“This crown it tilts atop my head
I think I’ll need a new one
This sapphire has a tinge of red
I said I want a blue one
Ah, I look so dreadful in this dress
Where is that wretched little seamstress?
She’ll yield to me a pound of flesh
No room for an ounce of weakness
You there! What’s your name again?
Pick that up from the floor!
If you ever drop my train again—
Who is that knocking at the door?”
“Ma’am I loathe to bring these tidings
But I’ve been asked to be the martyr
The prince has gone in hiding
Stricken with cold feet at the altar
He asked to give this rose
Please forgive me for the hassle
But since the prince is indisposed
I must escort you from the castle.”
Focus on the very little that is actually important.
Important things should vastly outweigh unimportant things, yet the latter seems to vastly outnumber the former. When disproportionate weight is given to these unimportant things, everything starts to look critically important. Soon, the fact that there are so many problems becomes a critical problem in itself. The actual significant facts about a situation become diluted, and are difficult to fish out from the sea of drama you have engulfed yourself in.
What is actually important? One measurement is how chronic the problem is. If the problem is permanent, or at least frequent, it’s reasonable to attach importance to it. If attention is not paid to temporary problems, time alone will take care of their existence. If priority is given to less frequent problems, energy is being wasted. This doesn’t mean they should completely fall off the radar, but drama should be judiciously given to those problems where when a solution is applied, the greatest benefit will come about. Be careful not to use this threshold as an excuse to deliberately avoid something you don’t want to confront; letting it fester will only make it worse. But when your initial reaction is to rush to judgment, think about how chronic the problem is, and whether or not your energy is best spent on it.
Another effective approach is to filter out problems that only affect you. We have a tendency to attract attention to the things we feel others are not aware of, and unfortunately the subject is often ourselves. When your own well being, or your own way of thinking, is exclusively being taken into consideration, the importance of the problem diminishes greatly. Important things tend to affect many people, and if the solution to the problem will lead to a positive outcome for all, it is worth paying attention to.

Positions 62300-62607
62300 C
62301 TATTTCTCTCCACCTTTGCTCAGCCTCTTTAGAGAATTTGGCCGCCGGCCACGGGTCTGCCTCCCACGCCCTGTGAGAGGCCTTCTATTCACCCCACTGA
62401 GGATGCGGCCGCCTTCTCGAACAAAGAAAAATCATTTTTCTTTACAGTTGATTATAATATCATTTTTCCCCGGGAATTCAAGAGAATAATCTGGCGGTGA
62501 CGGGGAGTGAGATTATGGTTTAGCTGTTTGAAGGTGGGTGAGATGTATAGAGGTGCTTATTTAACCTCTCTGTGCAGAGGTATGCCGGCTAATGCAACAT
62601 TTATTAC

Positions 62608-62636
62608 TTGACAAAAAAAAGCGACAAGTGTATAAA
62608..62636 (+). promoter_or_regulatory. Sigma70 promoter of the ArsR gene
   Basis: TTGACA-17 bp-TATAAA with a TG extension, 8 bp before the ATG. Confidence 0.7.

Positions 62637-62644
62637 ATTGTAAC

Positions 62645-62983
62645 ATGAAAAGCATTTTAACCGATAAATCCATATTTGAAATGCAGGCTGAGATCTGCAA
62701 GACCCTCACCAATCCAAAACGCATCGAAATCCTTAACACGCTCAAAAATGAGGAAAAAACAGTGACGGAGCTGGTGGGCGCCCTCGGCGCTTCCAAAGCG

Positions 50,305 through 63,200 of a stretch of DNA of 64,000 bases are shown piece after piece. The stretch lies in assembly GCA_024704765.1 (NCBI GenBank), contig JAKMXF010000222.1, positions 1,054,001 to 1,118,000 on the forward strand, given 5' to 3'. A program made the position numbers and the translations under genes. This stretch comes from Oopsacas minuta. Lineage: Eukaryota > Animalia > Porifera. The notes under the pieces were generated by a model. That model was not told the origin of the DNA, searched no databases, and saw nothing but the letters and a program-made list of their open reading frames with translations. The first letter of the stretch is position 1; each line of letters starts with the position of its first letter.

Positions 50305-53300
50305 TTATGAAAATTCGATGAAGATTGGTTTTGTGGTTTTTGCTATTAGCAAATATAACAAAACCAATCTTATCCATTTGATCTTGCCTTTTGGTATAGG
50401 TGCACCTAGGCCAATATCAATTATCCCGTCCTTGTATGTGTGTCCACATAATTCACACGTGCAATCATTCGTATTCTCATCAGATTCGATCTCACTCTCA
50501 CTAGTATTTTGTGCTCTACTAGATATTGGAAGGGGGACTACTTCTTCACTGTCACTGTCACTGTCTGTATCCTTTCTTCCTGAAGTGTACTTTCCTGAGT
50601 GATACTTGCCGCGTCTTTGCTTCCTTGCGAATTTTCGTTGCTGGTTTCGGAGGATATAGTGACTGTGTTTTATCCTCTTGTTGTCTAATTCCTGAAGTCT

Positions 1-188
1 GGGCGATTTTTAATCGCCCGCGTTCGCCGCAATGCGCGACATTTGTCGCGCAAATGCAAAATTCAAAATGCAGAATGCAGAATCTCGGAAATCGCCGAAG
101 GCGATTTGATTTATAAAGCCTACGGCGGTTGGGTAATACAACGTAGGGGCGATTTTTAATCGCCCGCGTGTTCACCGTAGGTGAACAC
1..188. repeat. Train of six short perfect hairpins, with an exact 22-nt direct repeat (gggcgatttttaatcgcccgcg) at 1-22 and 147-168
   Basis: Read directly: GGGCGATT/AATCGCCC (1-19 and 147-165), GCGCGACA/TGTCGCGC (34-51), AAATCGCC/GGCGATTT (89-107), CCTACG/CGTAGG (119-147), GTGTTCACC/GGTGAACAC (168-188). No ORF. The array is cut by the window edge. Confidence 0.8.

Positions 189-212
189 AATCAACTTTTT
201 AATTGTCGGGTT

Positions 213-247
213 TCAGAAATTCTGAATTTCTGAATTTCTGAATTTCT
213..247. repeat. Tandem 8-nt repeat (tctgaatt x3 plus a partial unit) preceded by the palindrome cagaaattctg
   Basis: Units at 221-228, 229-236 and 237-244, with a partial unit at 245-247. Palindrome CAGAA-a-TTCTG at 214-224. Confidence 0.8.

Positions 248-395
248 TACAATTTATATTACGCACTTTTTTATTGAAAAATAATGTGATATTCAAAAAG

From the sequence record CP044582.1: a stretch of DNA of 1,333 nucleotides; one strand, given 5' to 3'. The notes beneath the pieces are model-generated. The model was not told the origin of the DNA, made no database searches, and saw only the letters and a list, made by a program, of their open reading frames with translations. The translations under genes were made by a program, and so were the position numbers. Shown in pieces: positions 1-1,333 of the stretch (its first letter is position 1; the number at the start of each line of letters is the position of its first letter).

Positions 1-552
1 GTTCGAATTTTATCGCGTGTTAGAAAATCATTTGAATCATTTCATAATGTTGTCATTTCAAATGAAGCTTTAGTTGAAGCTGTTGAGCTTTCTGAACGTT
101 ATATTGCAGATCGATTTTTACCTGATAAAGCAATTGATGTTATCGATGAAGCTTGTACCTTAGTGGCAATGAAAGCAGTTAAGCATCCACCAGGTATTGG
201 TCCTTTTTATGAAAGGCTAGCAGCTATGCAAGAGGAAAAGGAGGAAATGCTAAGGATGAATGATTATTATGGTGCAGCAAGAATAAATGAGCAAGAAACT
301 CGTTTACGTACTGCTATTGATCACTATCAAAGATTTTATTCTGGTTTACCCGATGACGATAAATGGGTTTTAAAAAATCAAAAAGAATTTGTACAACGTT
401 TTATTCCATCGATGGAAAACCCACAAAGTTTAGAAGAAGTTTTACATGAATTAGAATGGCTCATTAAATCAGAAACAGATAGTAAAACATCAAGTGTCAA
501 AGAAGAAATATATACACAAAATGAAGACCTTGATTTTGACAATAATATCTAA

A fair criticism of this line of thought would be that people who do blow things out of proportion will always be able to get their way. To be clear, you should not be a push over. When it matters, you absolutely need to push back. You will find, however, that if you take the time to filter out the nonsense, there is very little you have to expend your energy on, and it can be honed and concentrated for those few important situations. So what if others are winning the small, unimportant battles? Their time and energy is being wasted, and when they are confronted with an important problem, they will be ill equipped to handle it. You, on the other hand, will have been waiting for such a moment, and will have a fresh and uninhibited mind to attack it.
Finally, though the focus so far has been on problems, achievements are also prone to have drama creep up on them. Just as a problem can bring about unnecessary panic, an achievement can lead to unnecessary grandeur. This is less severe, since feeling overwhelmed with problems is much more damaging than feeling overwhelmed with glory, but maintaining humility concerning an achievement goes a long way. It should be enough that you are aware of what it means to you. Let someone else unselfishly provide the drama for it, if there is reason to do so.
- Do you find yourself interrupting other people? Is it that you feel you need to be heard, in which case, are you just adding noise? Is it that you feel you have something more important to say, in which case, are you unwittingly blind to the importance of what is already being said?
- When you ask something of someone, or celebrate an accomplishment, do you use the term “I” or “we”? If you use the term “I”, are you feeling an extra sense of drama with what you are saying? If you use the term “we”, is it tempered with the realization that you share the responsibility with others?